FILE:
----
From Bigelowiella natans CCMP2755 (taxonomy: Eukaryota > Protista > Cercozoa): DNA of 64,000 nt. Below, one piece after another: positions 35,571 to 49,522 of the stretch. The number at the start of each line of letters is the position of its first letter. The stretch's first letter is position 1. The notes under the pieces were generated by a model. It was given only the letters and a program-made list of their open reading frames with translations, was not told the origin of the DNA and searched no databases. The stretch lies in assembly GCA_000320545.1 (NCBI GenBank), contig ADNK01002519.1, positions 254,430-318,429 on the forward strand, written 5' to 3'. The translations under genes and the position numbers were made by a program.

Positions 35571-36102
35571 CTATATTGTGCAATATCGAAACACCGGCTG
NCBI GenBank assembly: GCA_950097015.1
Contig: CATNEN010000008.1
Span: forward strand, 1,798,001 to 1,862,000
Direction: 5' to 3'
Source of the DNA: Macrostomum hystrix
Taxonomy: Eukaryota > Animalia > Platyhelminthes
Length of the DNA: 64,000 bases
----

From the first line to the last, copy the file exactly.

From Bigelowiella natans CCMP2755 (taxonomy: Eukaryota > Protista > Cercozoa): DNA of 64,000 nt. Below, one piece after another: positions 35,571 to 49,522 of the stretch. The number at the start of each line of letters is the position of its first letter. The stretch's first letter is position 1. The notes under the pieces were generated by a model. It was given only the letters and a program-made list of their open reading frames with translations, was not told the origin of the DNA and searched no databases. The stretch lies in assembly GCA_000320545.1 (NCBI GenBank), contig ADNK01002519.1, positions 254,430-318,429 on the forward strand, written 5' to 3'. The translations under genes and the position numbers were made by a program.

Positions 35571-36102
35571 CTATATTGTGCAATATCGAAACACCGGCTG
NCBI GenBank assembly: GCA_950097015.1
Contig: CATNEN010000008.1
Span: forward strand, 1,798,001 to 1,862,000
Direction: 5' to 3'
Source of the DNA: Macrostomum hystrix
Taxonomy: Eukaryota > Animalia > Platyhelminthes
Length of the DNA: 64,000 bases